Japan has taken a pretty unorthodox step, and decided to target its own citizens with IoT cyberattacks, ostensibly to wake the population up to the threat posed by their own devices. The National Institute of ICT (NICT) is drawing a lot of flak, unsurprisingly, but does a government have any effective alternative given the state of affairs?
The answer is, in our view, no – definitely in the short-term at least. Over time, the chipsets and the stacks controlling them might end up with the capability to self-regulate, but in this age of shoddy passwords, hard-coded credentials, and woefully insecure web applications, the NICT’s most effective recourse might just be attacking the citizenry.
The NICT thinks there are 200mn such devices in the country, many of which will still be using the account credentials they were sold with. There has been much weeping, wailing, and gnashing of teeth, in the Japanese media, and it is certainly fair to consider this a gross overreach of the government’s power and responsibilities. However, many believe that it’s the only way things are going to get better, and if you take the view that these insecure devices are a weapon waiting to fall into the hands of criminals or geopolitical rivals, then the government seems to have a decent moral high ground on which to stand.
Consider too, whether you would prefer to be hacked by your own government, ostensibly for your own good, or a criminal enterprise that hoovered up sensitive personal data and used it empty a bank account one day. With homes increasingly filling up with connected cameras and alarm systems, criminal surveillance is as prescient a concern as authoritarian surveillance, and if the easiest recourse is to rip the bandage off now and prevent future injury, then perhaps so be it.
California’s law is one way to try and solve that issue, ensuring that newly sold devices can’t be hijacked using default passwords, but the recent Nest ‘hacks’ have shown that as long as consumers re-use passwords among their many online accounts, then there’s a risk that they can be commandeered by ne’er-do-wells. As such, the bigger issue may just be passwords themselves. Password managers are a useful tool, but a tiny fraction of consumers are ever going to start using them routinely in their daily lives.
The NICT cites the upcoming 2020 Tokyo Olympics as a driver behind this initiative. It says that the project could last as much as five years, but has not specified the sorts of devices it will begin targeting, nor how it will know for sure that the devices are actually inside its territory. As amusing as an international incident regarding an exposed webcam might be, there would be a considerable amount of irony if this proactive measure kicked off a proper cyberwar.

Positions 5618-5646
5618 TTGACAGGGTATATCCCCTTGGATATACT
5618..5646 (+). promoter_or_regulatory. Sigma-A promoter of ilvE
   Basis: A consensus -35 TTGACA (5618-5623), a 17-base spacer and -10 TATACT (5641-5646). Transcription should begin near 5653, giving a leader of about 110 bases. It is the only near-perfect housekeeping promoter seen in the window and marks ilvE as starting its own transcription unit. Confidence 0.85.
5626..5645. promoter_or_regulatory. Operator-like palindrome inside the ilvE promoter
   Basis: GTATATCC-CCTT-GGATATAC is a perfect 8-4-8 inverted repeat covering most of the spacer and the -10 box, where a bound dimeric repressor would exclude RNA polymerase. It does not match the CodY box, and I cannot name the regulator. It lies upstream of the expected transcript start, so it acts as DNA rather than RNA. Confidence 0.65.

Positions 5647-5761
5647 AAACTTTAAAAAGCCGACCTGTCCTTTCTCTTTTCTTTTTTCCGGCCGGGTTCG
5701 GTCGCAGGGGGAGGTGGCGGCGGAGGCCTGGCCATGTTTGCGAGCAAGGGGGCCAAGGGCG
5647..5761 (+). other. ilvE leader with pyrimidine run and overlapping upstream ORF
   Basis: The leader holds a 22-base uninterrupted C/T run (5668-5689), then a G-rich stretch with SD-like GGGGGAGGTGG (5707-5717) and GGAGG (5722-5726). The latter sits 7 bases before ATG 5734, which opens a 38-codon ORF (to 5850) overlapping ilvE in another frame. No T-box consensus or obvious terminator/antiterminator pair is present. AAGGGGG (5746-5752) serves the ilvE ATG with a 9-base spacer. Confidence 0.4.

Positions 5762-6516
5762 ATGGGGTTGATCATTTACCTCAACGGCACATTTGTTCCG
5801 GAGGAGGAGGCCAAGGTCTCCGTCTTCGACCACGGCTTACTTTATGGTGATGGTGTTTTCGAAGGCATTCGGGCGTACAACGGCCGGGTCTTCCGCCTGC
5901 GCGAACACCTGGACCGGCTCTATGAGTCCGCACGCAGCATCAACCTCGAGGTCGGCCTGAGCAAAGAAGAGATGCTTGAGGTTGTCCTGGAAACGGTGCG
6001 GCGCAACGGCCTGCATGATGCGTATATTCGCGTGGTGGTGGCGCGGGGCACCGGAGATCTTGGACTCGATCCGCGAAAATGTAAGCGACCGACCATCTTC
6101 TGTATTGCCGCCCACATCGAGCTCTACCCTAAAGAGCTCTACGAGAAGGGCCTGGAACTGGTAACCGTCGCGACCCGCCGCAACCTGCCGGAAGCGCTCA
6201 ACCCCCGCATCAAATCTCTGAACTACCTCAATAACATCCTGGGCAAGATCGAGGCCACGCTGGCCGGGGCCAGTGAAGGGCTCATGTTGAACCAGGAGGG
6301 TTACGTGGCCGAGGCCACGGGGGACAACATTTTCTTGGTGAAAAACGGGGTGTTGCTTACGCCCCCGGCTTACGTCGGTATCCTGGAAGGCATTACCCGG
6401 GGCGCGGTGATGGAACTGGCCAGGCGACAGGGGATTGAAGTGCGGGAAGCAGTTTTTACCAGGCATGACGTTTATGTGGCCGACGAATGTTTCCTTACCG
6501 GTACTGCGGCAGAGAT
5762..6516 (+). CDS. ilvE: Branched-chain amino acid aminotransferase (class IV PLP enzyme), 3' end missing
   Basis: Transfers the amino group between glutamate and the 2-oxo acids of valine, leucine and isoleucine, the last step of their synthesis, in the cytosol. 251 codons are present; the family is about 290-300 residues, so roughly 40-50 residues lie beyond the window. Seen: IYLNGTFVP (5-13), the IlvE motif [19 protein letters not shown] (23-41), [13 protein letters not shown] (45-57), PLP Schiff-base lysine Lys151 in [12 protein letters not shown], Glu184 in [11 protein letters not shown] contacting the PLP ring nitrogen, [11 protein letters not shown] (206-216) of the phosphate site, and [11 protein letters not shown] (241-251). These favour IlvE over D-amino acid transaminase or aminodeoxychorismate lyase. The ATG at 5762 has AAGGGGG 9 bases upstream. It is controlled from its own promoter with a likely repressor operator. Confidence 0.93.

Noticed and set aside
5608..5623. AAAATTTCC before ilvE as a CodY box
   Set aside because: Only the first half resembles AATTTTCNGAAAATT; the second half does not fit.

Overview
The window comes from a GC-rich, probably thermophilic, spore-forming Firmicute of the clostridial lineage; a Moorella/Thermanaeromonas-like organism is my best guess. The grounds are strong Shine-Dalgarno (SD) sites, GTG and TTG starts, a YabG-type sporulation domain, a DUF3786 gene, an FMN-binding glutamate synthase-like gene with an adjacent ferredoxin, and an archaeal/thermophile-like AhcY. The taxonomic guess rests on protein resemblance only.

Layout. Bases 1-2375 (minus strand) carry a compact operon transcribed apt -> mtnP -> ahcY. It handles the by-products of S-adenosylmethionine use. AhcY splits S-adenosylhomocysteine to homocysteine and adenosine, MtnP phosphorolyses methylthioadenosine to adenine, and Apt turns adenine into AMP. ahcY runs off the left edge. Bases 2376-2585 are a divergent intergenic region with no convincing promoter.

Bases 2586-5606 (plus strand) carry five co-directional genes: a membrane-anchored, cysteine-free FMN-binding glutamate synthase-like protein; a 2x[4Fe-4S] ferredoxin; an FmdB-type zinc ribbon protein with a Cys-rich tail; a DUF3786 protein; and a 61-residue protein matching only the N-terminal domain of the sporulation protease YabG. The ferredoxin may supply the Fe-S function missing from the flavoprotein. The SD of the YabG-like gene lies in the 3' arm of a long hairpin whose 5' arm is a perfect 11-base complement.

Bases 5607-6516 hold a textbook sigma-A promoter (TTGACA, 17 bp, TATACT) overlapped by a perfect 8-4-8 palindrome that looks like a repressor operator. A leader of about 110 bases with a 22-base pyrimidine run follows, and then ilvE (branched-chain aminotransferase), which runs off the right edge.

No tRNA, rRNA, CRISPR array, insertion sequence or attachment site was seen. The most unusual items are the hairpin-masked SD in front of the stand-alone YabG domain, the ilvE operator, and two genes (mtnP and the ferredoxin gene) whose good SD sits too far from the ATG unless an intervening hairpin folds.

But that is exactly the fear – that the devices in Japan could be used to do harm to the country itself. London mounted anti-aircraft missiles on tower-blocks, so perhaps Japan hacking webcams is not such a big deal. A roving Mirai botnet could devastate transport or services with Japan, and in such heavily urbanized centers where the Olympic events are going to take place, there’s a real risk that things get a bit Fyre-Festival, if a rival nation’s cyberwarfare teams are determined enough.
So the NICT hopes to alert device owners to their security holes, in the hopes that the owner will take steps to rectify the problem before the bad guys try. Notably, it hasn’t exactly outlined how it will do this. If it’s a case of simply finding the email address associated with the controlling account, then it’s just a case of firing over an email. If it’s something more complicated, like putting warnings on the screen of the device, renaming the WiFi network, or tuning the TV or radio to a channel that blares their security failings, then this sounds like quite a lot of work for the NICT.
Unsurprisingly, it has taken very little time for the conspiracy theorists to emerge out of the woodwork. Through the rustling of their tinfoil hats, the concern that this is actually a way to create a dangerously authoritarian surveillance regime are heard, fueled by the scant detail of the NICT’s plan, and the fact that a project for the 2020 Olympics has a five-year life-time.
Perhaps the law-change that has enabled the NICT project is just the thin end of the wedge, and that the Japanese government will escalate things – ostensibly in the name of national security. These are the sorts of concerns being voiced. It is hard to see a European or North American government announcing such a plan, and in that same vein, Chinese citizens wouldn’t bat an eyelid if the government kicked such a project off.
Of course, if the NICT remains limited to the password dictionaries and reporting the devices to ISPs, who would then pass the warning on to their customers, then it seems that there’s not much danger of over-reach. The NICT isn’t creating its own botnet of devices, from what we can tell, rather it is using pretty rudimentary techniques.
There are real world examples of what the Japanese government fears. Unsurprisingly, Russia is involved in the nation-state side of things, with the Olympic Destroyer malware that was apparently deployed as revenge for Russian athletes being banned from competition, and the VPNFilter malware that was allegedly aimed at disrupting the UEFA Champions’ League final in Kyiv, Ukraine.